FedEx is not certified mail, Utah Court of Appeals declares in overturning ruling

Posted at 11:07 AM, Jan 07, 2018
and last updated 2018-01-07 13:10:49-05

SALT LAKE CITY — The state appeals court has overturned a ruling against a Juab County company because the Labor Commission sent a notice of violation via FedEx and not U.S. Postal Service.

In a ruling published Saturday night, the Utah Court of Appeals declared that you can’t call it “certified mail” unless you send it through the postal service.

The case centers around a 2016 safety violation citation issued to John Kuhni & Sons, an animal rendering plant near Levan, in central Utah. On Feb. 23, 2016, the Utah Labor Commission sent the citation to Kuhni & Sons via FedEx, the ruling states.

“There is no dispute that FedEx successfully delivered the Citation to Kuhni; indeed, one of Kuhni’s employees signed a receipt acknowledging delivery of the Citation on February 25, 2016, at 11:54 a.m,” Judge Ryan Harris wrote.

The citation had written notices about Kuhni & Sons’ right to appeal within 30 days. The ruling states the company didn’t formally contest the citation until June 6, 2016.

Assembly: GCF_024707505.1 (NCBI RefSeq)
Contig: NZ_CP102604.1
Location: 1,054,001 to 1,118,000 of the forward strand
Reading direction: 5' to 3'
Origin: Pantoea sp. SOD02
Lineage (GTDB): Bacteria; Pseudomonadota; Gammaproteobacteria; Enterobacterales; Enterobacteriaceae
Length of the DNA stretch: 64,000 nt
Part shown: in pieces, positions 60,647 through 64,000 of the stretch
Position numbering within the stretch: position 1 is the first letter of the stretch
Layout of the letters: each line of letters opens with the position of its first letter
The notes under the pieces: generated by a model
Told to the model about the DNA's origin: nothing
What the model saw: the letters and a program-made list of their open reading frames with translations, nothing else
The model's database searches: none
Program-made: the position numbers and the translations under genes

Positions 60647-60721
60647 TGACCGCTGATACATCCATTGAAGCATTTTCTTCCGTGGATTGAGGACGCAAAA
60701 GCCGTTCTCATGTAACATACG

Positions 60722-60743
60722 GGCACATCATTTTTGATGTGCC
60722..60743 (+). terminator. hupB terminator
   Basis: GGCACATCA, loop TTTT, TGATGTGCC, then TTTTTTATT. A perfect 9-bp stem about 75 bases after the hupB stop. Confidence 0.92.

“Kuhni opposed the State’s motion, arguing that the thirty-day clock never started ticking because the State sent the Citation via FedEx rather than by ‘certified mail’ through the United States Postal Service,” Judge Harris wrote.

Kuhni & Sons’ argument went all the way to the Utah Court of Appeals, which sided with the company. Speaking for the three-judge panel in his ruling, Judge Harris acknowledged Kuhni’s argument is a technical one — but they are not wrong, he wrote.

“Because we are persuaded that the term ‘certified mail,’ as used in the relevant statute, encompasses only items sent via certified mail through the United States Postal Service, we hold that the State did not properly serve Kuhni when it sent the Citation to Kuhni via FedEx,” the ruling states.

The Utah Court of Appeals sent the case back to the Utah Labor Commission’s Appeals Board for consideration.

Read the ruling here: